Sunday, October 26, 2014

Let's go to the Crusin' Spring Hill Drive-In Car Show

Over the weekend, I found my way all the way down in Spring Hill, former home of the Saturn, for the Cruisin’ Spring Hill Drive-In Car Show. Now, the General Motors plant in Spring Hill might not build Saturns anymore, but they’re definitely alive and kicking, and still churning out Chevrolet Equinoxes. This event was held at the UAW 1953 Union Hall, and featured this car show along with GM displays, a craft show, live music, and even food trucks. It was actually quite a shindig. Here are some of the cars.

Here’s an exceptionally nice 1976 Pontiac Trans AM Special Edition. The signboard says it’s a low mileage car, and the interior is still in original condition. It was evidently painted at some point, but whoever did it did a very nice job. You don’t seem to see those gold honeycomb wheels all that often, and the Space-Saver spare is a nice touch. The black and gold Special Edition was produced to commemorate Pontiac’s 50th anniversary. They made jillions of these Trans Ams over the years, but only 2,500 Special Editions in 1976. As these cars go, this one is pretty special.

’57 Chevys. They’re everywhere. Heck, sometimes I get tired of them too. But they’re often among the best quality cars to turn up at these shows, as you can see by this Dusk Pearl example right here. This is just a nice Bel Air two-door hardtop with a 283 V8 and a Power Pack. These are relatively easy to restore to this condition, because pretty much every single part can be bought out of a catalog. But there’s a reason all these parts are so accessible. These cars are popular. They’re the poster child for iconic 1950s automobiles. And sometimes, since there are so many of them, you have to step back and realize how neat they actually are. It’s easy to take a ’57 Chevy for granted, but they really are great looking cars.

This is a 1965 Buick Skylark Gran Sport. Now the Gran Sport didn’t cause a huge stir like its sister cars the Pontiac GTO, Chevelle SS, or Oldsmobile 442. But make no mistake, they were an understated muscle car all the same. Under the hood was a high-compression, 325-hp, 401-c.i. V8 that produced a stump-pulling 445-lb/ft of torque. But they didn’t have stripes and scoops and hood tachs. Buicks were classier than that. The Gran Sport gave you that big engine, bucket seats and a console, and some understated emblems. This particular car was a nice driver, finished in Silver Cloud, and that black vinyl interior benefitted from the addition of air conditioning.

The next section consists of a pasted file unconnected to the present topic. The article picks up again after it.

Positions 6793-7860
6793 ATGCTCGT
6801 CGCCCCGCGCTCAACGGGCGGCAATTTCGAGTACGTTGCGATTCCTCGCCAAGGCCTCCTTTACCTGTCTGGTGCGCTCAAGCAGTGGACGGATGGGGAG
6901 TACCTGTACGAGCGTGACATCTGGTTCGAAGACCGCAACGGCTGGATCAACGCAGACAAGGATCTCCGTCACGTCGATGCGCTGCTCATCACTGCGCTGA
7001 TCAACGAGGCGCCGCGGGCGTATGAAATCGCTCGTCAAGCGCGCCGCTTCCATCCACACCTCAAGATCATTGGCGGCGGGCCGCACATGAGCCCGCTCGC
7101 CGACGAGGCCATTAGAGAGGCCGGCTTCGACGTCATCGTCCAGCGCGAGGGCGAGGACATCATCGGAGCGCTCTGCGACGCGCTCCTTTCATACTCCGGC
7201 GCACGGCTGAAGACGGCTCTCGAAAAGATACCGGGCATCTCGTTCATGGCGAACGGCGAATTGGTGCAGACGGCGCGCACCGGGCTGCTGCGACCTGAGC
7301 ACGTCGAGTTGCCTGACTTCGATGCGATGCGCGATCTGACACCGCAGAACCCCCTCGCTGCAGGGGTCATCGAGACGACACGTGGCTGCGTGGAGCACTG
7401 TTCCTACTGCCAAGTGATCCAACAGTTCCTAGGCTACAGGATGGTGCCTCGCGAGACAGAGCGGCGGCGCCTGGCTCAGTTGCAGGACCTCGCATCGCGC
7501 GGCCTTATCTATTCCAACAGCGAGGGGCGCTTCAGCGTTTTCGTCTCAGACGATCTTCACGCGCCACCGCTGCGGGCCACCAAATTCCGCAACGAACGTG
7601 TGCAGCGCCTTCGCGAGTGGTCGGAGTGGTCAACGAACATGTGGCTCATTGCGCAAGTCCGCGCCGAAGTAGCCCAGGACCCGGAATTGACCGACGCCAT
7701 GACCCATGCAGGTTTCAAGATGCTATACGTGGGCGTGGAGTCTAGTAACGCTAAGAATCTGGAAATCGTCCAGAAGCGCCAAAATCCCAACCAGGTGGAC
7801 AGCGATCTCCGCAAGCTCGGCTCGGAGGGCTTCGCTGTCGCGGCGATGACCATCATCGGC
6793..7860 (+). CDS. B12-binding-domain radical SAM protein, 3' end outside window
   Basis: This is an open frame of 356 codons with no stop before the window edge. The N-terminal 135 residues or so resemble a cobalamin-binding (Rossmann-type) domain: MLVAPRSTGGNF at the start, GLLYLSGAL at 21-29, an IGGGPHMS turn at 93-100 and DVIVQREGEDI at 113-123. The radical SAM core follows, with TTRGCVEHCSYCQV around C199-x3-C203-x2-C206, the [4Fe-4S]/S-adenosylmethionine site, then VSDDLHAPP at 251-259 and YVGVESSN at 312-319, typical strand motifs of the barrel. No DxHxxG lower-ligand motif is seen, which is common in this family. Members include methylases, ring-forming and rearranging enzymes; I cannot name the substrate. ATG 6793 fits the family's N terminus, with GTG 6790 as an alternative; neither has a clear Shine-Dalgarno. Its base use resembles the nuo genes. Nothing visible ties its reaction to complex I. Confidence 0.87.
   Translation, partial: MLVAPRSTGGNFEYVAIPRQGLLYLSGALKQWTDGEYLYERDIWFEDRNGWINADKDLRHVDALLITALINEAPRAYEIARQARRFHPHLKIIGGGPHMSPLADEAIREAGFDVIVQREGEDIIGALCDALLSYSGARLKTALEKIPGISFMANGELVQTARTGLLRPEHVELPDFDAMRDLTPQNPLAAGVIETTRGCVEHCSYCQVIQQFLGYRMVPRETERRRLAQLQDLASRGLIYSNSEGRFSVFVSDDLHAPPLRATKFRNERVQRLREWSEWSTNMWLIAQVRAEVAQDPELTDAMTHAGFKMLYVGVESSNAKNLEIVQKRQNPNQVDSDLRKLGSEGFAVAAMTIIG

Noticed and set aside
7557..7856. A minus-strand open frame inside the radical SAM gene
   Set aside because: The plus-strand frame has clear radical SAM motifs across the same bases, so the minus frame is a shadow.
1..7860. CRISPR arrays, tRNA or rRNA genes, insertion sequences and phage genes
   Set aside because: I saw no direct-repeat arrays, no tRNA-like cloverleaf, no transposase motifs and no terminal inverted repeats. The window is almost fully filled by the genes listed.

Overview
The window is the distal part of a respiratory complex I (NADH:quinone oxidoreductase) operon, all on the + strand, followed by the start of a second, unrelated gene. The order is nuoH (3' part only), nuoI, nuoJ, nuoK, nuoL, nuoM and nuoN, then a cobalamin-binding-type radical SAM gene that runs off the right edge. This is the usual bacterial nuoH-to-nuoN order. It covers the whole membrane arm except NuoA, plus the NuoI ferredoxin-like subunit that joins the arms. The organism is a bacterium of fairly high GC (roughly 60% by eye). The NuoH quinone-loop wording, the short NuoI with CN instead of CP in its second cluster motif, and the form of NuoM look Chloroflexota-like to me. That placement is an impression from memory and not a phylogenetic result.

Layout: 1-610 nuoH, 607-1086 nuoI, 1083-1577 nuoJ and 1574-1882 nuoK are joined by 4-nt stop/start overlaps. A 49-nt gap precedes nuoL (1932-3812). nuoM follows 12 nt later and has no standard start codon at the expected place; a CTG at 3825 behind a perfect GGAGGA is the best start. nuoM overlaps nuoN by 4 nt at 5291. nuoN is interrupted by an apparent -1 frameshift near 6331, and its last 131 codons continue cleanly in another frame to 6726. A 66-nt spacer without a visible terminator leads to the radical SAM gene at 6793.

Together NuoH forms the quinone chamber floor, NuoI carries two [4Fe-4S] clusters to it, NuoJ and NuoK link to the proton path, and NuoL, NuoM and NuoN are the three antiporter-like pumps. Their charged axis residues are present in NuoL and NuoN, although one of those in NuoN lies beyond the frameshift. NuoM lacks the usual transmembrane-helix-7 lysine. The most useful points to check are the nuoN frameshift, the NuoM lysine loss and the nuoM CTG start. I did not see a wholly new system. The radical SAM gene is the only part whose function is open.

If you like your muscle cars a little more extroverted, how about this 1970 Chevelle SS convertible? This one was finished in bright Cranberry Red inside and out. And Chevy didn’t hold back on the styling here. Big double stripes down the hood and trunk lid, Goodyear Polyglas tires, and hood pins were all meant to tell you this car meant business. Powering this bad boy was a 350-hp version of the 396-c.i. big block V8. But Chevy didn’t forget the creature comforts, either. Passengers were treated to factory air conditioning and an 8-track stereo.

Since this was a largely GM-themed show, I’ll end this by taking a look at this ’75 Chevy Scottsdale step side pickup. I just like these old trucks, and since most of them were rusted hulks three years after they were built, it’s kind of nice to know that a few still exist today. This sucker was as green as they come. Green on the outside. Green on the inside. As green as the mid-seventies had to offer. This was your basic work truck, with white painted bumpers and a three-on-the-tree. I’m glad this truck wasn’t customized along the way. I even like the stock grille.

If you didn’t like it, that’s OK. There are more than 200 pictures from this event in the slideshow below, so you’re bound to find something that tickles your fancy. Or, click this link for a nicer version.

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